Experts and analysts are warning that the aid and rebuilding effort in post-earthquake Nepal should not go the way of Haiti.
Impoverished before a magnitude 7.0 earthquake struck and killed more than 100,000 people in 2010, the Caribbean country has shown little improvement five years later, despite a massive infusion of aid.
"There were two disasters in Haiti: the earthquake and then the humanitarian crisis that followed," Haitian aid worker Nixon Boumba wrote recently in the Washington Post. "More than US$10 billion (S$13.2 billion) in foreign aid still hasn't enabled our country to recover from this disaster."
The key, experts say, is to involve local people and communities in decision-making or, better still, let them take their own decisions and simply facilitate them.
But the problem is that the aid industry had not changed, says Kunda Dixit, a prominent analyst and editor of the Nepali Times.
"There's always a danger of that. The aid industry works to certain formulas and there has been no structural change," he said on the phone from Kathmandu.
The funds pledged will go to either bilateral aid or international non-governmental organisations (NGOs) which work with local NGOs. The money "will trickle down and by the time it gets to the grassroots, it will be just a few coins", he said.
In the case of Haiti, most aid projects promised "community participation", Mr Boumba noted, but they rarely include local people.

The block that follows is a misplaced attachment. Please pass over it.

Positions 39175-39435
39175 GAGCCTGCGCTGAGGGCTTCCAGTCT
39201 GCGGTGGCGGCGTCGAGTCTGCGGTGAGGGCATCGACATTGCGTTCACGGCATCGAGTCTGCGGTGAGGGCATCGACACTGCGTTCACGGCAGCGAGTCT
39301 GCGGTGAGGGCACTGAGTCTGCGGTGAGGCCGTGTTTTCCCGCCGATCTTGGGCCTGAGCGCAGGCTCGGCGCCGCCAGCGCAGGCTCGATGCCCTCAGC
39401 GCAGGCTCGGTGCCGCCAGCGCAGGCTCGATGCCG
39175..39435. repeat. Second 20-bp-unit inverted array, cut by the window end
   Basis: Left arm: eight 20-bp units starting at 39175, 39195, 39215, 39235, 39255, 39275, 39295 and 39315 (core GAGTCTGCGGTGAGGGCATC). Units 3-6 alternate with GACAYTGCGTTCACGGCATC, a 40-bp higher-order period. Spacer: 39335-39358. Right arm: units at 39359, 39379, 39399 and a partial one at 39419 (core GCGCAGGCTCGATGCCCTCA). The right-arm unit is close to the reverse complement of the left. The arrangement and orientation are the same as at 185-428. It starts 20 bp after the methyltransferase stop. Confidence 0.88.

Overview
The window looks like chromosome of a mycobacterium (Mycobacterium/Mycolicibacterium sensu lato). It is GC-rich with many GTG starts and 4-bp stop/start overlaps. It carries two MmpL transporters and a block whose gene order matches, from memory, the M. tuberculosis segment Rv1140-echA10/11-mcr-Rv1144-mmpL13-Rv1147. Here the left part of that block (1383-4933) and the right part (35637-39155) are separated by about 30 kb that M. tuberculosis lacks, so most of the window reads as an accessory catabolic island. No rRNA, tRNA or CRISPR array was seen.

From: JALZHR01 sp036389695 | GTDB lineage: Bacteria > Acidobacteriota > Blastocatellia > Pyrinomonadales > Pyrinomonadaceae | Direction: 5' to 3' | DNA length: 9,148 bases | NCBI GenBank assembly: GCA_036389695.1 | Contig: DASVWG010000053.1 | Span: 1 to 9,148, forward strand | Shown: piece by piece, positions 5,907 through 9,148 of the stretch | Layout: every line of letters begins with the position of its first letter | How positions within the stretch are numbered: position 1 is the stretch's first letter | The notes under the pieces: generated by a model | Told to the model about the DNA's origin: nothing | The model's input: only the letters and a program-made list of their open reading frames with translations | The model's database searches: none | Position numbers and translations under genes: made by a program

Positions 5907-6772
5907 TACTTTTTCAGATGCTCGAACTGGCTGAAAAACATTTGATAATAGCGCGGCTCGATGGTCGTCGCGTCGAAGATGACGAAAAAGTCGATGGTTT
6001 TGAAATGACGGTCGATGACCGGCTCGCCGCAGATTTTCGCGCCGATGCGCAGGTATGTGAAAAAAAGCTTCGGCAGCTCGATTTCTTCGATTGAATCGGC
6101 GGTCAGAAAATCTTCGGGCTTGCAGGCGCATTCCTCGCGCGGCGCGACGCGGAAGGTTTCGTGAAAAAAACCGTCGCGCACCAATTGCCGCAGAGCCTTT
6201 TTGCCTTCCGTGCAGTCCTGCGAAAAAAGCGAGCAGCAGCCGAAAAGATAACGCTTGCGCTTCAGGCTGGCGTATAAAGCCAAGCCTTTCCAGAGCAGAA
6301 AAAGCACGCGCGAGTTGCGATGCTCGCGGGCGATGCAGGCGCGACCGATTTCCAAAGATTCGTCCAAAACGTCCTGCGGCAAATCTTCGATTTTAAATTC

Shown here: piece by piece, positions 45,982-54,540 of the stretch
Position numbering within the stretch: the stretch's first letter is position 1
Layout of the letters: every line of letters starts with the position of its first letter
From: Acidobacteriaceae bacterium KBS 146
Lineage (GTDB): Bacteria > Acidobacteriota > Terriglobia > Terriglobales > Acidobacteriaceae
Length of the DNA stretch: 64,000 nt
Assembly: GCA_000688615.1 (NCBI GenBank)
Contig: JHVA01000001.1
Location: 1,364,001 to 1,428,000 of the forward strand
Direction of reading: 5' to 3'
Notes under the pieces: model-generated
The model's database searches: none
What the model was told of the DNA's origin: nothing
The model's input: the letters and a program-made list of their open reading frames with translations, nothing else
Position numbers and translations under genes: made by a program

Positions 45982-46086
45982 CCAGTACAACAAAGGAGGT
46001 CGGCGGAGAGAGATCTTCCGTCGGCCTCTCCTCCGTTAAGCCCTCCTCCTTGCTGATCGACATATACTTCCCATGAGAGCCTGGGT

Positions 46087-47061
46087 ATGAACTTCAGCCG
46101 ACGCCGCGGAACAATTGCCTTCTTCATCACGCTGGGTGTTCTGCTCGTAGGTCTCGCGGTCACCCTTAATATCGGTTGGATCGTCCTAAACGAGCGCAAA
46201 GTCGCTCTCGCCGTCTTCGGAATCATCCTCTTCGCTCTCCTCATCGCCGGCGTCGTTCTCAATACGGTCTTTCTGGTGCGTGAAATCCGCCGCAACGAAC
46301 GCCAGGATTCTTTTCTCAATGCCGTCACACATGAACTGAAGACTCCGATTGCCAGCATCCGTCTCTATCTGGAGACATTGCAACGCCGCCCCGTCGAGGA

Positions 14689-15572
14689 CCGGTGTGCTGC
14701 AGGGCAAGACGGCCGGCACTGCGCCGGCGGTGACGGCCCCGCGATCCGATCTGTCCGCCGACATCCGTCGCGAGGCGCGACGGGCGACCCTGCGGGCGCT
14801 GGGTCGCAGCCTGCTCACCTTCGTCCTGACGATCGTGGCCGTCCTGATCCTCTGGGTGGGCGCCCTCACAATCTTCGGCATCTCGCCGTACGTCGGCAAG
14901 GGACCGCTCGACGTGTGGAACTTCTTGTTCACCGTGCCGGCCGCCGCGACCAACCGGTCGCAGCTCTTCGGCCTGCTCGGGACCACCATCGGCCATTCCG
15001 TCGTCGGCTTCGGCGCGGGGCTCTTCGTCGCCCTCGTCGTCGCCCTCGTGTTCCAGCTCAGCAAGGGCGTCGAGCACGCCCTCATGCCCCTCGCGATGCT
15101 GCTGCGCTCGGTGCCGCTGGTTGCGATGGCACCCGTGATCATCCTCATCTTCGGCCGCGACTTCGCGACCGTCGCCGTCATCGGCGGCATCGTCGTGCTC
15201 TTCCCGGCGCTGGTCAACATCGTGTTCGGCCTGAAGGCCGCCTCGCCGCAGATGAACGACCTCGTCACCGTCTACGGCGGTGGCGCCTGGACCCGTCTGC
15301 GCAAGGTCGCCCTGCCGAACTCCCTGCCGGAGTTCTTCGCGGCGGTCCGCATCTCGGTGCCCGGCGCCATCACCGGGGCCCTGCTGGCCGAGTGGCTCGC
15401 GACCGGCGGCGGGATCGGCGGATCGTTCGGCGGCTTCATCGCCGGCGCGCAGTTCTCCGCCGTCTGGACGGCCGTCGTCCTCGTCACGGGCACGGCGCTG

"Tragically, yesterday's temporary shelters have become today's permanent slums," he said.
Haiti is in really bad shape, according to Ms Lilianne Fan, a research fellow with the Humanitarian Policy Group at the Britain-based Overseas Development Institute. She authored a study on recovery in Haiti in 2013.
"In Nepal, we need to ensure that from the very beginning, local institutions at all levels must be part of planning and managing, and the institutions must be built in the process. And there must be accountability," she said. "The government must lead in some capacity, but also enable local leadership.
That was done in Aceh after the 2004 tsunami, and it worked." Even as Nepal continues to struggle to cope with the shocks of two earthquakes - which left nearly 10,000 dead and roughly twice that number injured or maimed for life, and destroyed an estimated 600,000 homes - the debate on how best to distribute and spend relief money has begun.
"The lesson from Haiti is not to have grandiose and expensive government housing projects," Mr Dixit wrote in the Nepali Times.
Local communities should be left to decide on how they would reconstruct, with the government only providing technical and financial help, he said.
Mr Boumba said Nepal would need support to rebuild broken infrastructure and prepare for future natural disasters. "'The decisions the international community makes now will reverberate into Nepal's future. I hope it won't look anything like Haiti's recent past."
This article was first published on May 17, 2015.
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